Orpheus is a polite burlesque—that is to say, it is droll and French; yet it is anything but tame. That Offenbach has lavished such a wealth of fancy, and an originality and culture more than merely appreciative, upon musical travesty may seem a strange want of economy in the application of talents; but it requires just such genius as his to show us what actual burlesque in music should be, and probably nothing of M. Offenbach’s can be so good as his gayety and mock-pathos. He is as light and fantastic as Terpsichore can desire; his drollery is keen and delicate—too lively to be ever caught asleep in its affected gravity. In a word, Offenbach’s lyrical burlesque is a fine art. Though the composer sets out with the avowed purpose of trifling with the genius of the great Gluck and the majesty of the mythological Jove, it would be hard to find that he is trivial in any strict sense of music or merit. To take such liberties with the gods of music as does M. Offenbach in his Hadean extravaganza presupposes that he is not too distant a relative of theirs—that he knows them familiarly enough to make fun of them. So Offenbach’s Orephus in Hell is a merry, left-handed tribute to the genius of the composer of Orpheus and Eurydice—the immortal Gluck.

The family of the burlesque are the gods and goddesses, with unimportant exceptions; then Public Opinion, a feminine friend of Orpheus; then Orpheus, who is a bad fiddler; and Eurydice, a scolding wife. The scene varies from the sleep of gods on Olympus to the wake of demons elsewhere. Public Opinion recites a droll prologue, wherein it is said, in confidence, that the ancient chorus was employed to explain to people what they knew in advance, when they were intelligent. In the opening scene, Eurydice enters gathering flowers, and is joined by Orpheus who plays a favorite phrase of Gluck. Then ensues a comic dialogue, a duet, and a boisterous ensemble, in which the termagant Eurydice refuses to listen to Orpheus’s music, protesting, with obstreperous vigor, that it is frightful, Orpheus maintaining with enthusiasm that it is delicious. The latter has begged in fain that his cara sposa will listen to his latest concerto.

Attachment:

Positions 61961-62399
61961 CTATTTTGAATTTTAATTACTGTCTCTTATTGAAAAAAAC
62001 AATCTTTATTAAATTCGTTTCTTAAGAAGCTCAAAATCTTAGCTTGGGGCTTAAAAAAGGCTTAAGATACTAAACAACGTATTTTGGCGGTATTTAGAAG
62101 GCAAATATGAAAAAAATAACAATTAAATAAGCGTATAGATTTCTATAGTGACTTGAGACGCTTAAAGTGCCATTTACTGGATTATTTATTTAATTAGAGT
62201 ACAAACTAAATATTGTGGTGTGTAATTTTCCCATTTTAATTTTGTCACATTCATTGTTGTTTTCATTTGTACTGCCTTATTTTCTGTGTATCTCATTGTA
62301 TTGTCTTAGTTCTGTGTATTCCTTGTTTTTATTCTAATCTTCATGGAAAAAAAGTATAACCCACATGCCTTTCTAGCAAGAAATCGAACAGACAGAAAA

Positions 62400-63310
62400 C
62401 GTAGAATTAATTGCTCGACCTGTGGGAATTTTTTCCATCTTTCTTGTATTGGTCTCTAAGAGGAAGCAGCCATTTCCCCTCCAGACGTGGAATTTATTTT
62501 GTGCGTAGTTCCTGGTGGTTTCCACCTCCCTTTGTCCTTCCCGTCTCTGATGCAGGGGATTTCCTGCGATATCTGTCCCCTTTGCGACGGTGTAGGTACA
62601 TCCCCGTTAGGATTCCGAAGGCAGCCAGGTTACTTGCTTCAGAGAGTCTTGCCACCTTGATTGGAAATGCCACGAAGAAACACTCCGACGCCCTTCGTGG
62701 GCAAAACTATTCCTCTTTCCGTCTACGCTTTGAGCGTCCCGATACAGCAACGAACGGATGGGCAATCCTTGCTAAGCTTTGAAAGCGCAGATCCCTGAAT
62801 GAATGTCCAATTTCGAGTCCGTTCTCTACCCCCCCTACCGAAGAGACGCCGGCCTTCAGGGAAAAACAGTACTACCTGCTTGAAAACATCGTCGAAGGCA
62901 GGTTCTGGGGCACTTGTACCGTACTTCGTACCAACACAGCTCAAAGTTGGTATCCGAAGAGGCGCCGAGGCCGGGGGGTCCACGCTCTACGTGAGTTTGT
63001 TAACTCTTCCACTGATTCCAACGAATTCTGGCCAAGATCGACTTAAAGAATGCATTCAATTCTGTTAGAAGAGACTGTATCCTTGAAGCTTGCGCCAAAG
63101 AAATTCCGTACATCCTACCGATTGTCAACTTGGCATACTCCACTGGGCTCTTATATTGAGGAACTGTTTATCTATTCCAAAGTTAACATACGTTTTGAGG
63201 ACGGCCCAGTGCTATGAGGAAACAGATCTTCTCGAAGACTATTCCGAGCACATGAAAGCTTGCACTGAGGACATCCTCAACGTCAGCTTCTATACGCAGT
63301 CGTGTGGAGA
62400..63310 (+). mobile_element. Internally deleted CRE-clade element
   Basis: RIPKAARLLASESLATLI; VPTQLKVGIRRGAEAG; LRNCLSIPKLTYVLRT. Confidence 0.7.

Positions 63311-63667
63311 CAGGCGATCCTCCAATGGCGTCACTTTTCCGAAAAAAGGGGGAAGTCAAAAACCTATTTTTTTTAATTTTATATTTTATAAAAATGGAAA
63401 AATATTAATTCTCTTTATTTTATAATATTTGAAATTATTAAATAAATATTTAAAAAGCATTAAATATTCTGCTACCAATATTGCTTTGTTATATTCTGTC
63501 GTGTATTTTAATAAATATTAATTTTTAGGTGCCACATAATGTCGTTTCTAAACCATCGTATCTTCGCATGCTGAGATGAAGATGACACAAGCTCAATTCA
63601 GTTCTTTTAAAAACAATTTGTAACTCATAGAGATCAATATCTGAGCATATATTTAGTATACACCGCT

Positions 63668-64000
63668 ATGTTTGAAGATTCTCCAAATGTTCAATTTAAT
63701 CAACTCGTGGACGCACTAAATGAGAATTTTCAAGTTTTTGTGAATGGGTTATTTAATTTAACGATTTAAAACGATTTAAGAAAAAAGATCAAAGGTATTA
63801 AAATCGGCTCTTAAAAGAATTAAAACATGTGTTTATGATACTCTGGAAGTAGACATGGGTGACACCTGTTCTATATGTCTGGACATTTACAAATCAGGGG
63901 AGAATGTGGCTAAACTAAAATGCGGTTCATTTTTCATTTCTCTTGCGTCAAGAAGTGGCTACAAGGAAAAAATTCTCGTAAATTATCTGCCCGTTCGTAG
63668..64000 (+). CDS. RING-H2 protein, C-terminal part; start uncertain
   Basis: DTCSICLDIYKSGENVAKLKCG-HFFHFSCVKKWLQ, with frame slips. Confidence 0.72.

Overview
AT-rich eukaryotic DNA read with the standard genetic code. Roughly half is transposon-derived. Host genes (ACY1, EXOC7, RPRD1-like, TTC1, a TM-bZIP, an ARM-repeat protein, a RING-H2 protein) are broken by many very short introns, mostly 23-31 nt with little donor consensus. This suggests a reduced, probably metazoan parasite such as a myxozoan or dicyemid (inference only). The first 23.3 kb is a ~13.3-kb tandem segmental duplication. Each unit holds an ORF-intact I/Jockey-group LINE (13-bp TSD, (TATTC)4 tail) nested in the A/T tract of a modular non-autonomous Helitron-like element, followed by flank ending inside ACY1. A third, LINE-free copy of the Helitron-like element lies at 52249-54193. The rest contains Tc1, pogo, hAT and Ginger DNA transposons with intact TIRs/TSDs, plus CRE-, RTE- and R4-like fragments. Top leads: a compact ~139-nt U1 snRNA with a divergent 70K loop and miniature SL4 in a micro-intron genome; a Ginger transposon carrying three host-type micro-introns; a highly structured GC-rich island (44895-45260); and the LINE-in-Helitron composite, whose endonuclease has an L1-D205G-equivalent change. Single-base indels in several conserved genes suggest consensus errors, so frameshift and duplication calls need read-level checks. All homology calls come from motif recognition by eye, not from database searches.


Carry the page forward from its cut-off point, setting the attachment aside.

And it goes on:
C’est le comble de l’art

                                   Il dure une heure un quart.

‘It is the height of art—it lasts an hour and a quarter.’ In the person of Eurydice, the handsome Mdlle Laurentis sings with charming good taste, and M. Armand as Orpheus acquits himself creditably. In the fourth scene Aristeus announces himself as an Arcadian shepherd and manufacturer of honey, and sings an air in the style of Gluck. He finally exhibits himself in the character of Pluto, bearing off the unresisting Eurydice—too glad to escape from her husband, the violinist. She sings a beautiful death song, and descends into Hades with Pluto, who is represented by M. de Surmont. Orpheus appears overwhelmed with joy at his good luck.

In the second tableau occurs the song of the sleeping gods; suggestive and imaginative, but in no wise serious:

                                    ‘Let us sleep, so our sleep

                                    Should never end

                                    As the only happiness, in fact,

                                    In our Olympus is to sleep.

                                    Ron, ron, ron.’

It is a hint of the ideal, brief as clever—drowsy, rocking music, as that of a cradle-song in the clouds, with all the enfans [sic] terrible of Olympus snoring.

Here enters Morpheus, shaking poppy incense over the noses of the gods. Cupid follows—a celestial wasp, making good use of his sting. Then comes Dame Venus, with music. Jupiter suddenly wakes up to an instrumental effect; Diana (Mdlle. Naddi) approaches, and pathetically laments the disappearance of her Acteon, to an absurd refrain. Juno, jealous of Eurydice, quarrels with her henpecked husband, but is at last reconciled in the following bit of mock-romantic dialogue:

            Juno. Say, dost thou not deceive me, Ernest?

            Jupiter. No, Bublelie!